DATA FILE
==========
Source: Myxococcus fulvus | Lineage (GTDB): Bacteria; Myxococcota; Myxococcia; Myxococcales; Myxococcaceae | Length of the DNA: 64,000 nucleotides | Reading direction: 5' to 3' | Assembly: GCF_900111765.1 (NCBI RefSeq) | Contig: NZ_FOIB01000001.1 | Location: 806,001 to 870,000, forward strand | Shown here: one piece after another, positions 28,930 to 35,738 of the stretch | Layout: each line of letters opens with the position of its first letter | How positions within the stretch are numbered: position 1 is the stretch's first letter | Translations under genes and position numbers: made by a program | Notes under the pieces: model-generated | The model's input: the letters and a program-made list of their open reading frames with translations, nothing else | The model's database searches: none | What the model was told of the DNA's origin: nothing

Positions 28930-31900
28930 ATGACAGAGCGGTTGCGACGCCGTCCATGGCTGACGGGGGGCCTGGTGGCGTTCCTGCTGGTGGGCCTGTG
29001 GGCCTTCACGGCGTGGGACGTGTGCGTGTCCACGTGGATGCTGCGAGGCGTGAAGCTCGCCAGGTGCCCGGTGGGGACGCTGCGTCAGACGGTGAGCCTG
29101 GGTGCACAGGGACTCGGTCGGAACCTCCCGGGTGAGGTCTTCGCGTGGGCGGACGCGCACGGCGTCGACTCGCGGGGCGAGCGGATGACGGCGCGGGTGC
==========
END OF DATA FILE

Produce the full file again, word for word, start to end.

Source: Myxococcus fulvus | Lineage (GTDB): Bacteria; Myxococcota; Myxococcia; Myxococcales; Myxococcaceae | Length of the DNA: 64,000 nucleotides | Reading direction: 5' to 3' | Assembly: GCF_900111765.1 (NCBI RefSeq) | Contig: NZ_FOIB01000001.1 | Location: 806,001 to 870,000, forward strand | Shown here: one piece after another, positions 28,930 to 35,738 of the stretch | Layout: each line of letters opens with the position of its first letter | How positions within the stretch are numbered: position 1 is the stretch's first letter | Translations under genes and position numbers: made by a program | Notes under the pieces: model-generated | The model's input: the letters and a program-made list of their open reading frames with translations, nothing else | The model's database searches: none | What the model was told of the DNA's origin: nothing

Positions 28930-31900
28930 ATGACAGAGCGGTTGCGACGCCGTCCATGGCTGACGGGGGGCCTGGTGGCGTTCCTGCTGGTGGGCCTGTG
29001 GGCCTTCACGGCGTGGGACGTGTGCGTGTCCACGTGGATGCTGCGAGGCGTGAAGCTCGCCAGGTGCCCGGTGGGGACGCTGCGTCAGACGGTGAGCCTG
29101 GGTGCACAGGGACTCGGTCGGAACCTCCCGGGTGAGGTCTTCGCGTGGGCGGACGCGCACGGCGTCGACTCGCGGGGCGAGCGGATGACGGCGCGGGTGC